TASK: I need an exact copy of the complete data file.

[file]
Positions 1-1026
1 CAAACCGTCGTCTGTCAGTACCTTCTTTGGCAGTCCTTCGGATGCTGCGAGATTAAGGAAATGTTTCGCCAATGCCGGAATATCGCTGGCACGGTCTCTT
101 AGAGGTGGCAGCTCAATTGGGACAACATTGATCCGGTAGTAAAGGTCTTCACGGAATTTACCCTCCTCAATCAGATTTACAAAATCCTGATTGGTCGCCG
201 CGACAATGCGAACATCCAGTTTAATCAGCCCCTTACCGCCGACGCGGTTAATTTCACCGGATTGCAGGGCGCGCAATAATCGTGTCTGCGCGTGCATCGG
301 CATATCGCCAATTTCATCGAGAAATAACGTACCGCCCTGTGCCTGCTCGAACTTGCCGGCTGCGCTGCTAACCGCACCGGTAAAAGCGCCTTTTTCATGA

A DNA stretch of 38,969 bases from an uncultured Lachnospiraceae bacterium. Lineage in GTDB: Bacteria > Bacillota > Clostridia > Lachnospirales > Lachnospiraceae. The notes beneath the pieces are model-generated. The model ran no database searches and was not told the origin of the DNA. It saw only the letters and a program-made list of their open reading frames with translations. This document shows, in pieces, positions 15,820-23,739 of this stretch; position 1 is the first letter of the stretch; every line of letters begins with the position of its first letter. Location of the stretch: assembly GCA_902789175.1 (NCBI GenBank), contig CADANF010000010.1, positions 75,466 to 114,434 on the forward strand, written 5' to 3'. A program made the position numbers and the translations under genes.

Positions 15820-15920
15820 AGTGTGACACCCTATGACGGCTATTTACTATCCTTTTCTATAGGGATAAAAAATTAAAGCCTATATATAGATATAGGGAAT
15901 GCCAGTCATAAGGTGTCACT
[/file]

Positions 1-1026
1 CAAACCGTCGTCTGTCAGTACCTTCTTTGGCAGTCCTTCGGATGCTGCGAGATTAAGGAAATGTTTCGCCAATGCCGGAATATCGCTGGCACGGTCTCTT
101 AGAGGTGGCAGCTCAATTGGGACAACATTGATCCGGTAGTAAAGGTCTTCACGGAATTTACCCTCCTCAATCAGATTTACAAAATCCTGATTGGTCGCCG
201 CGACAATGCGAACATCCAGTTTAATCAGCCCCTTACCGCCGACGCGGTTAATTTCACCGGATTGCAGGGCGCGCAATAATCGTGTCTGCGCGTGCATCGG
301 CATATCGCCAATTTCATCGAGAAATAACGTACCGCCCTGTGCCTGCTCGAACTTGCCGGCTGCGCTGCTAACCGCACCGGTAAAAGCGCCTTTTTCATGA

A DNA stretch of 38,969 bases from an uncultured Lachnospiraceae bacterium. Lineage in GTDB: Bacteria > Bacillota > Clostridia > Lachnospirales > Lachnospiraceae. The notes beneath the pieces are model-generated. The model ran no database searches and was not told the origin of the DNA. It saw only the letters and a program-made list of their open reading frames with translations. This document shows, in pieces, positions 15,820-23,739 of this stretch; position 1 is the first letter of the stretch; every line of letters begins with the position of its first letter. Location of the stretch: assembly GCA_902789175.1 (NCBI GenBank), contig CADANF010000010.1, positions 75,466 to 114,434 on the forward strand, written 5' to 3'. A program made the position numbers and the translations under genes.

Positions 15820-15920
15820 AGTGTGACACCCTATGACGGCTATTTACTATCCTTTTCTATAGGGATAAAAAATTAAAGCCTATATATAGATATAGGGAAT
15901 GCCAGTCATAAGGTGTCACT